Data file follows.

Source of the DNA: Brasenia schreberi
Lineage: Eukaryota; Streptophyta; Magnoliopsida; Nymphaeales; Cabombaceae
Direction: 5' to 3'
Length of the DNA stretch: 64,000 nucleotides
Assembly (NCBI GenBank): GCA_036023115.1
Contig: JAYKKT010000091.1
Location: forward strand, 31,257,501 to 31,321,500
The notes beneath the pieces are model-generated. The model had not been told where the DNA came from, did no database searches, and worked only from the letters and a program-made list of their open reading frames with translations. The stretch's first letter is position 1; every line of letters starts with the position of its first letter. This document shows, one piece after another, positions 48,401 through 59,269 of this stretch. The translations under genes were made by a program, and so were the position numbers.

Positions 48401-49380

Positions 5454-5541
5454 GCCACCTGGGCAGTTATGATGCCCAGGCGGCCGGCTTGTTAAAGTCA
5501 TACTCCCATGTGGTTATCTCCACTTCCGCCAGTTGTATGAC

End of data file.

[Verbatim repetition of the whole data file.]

Source of the DNA: Brasenia schreberi
Lineage: Eukaryota; Streptophyta; Magnoliopsida; Nymphaeales; Cabombaceae
Direction: 5' to 3'
Length of the DNA stretch: 64,000 nucleotides
Assembly (NCBI GenBank): GCA_036023115.1
Contig: JAYKKT010000091.1
Location: forward strand, 31,257,501 to 31,321,500
The notes beneath the pieces are model-generated. The model had not been told where the DNA came from, did no database searches, and worked only from the letters and a program-made list of their open reading frames with translations. The stretch's first letter is position 1; every line of letters starts with the position of its first letter. This document shows, one piece after another, positions 48,401 through 59,269 of this stretch. The translations under genes were made by a program, and so were the position numbers.

Positions 48401-49380

Positions 5454-5541
5454 GCCACCTGGGCAGTTATGATGCCCAGGCGGCCGGCTTGTTAAAGTCA
5501 TACTCCCATGTGGTTATCTCCACTTCCGCCAGTTGTATGAC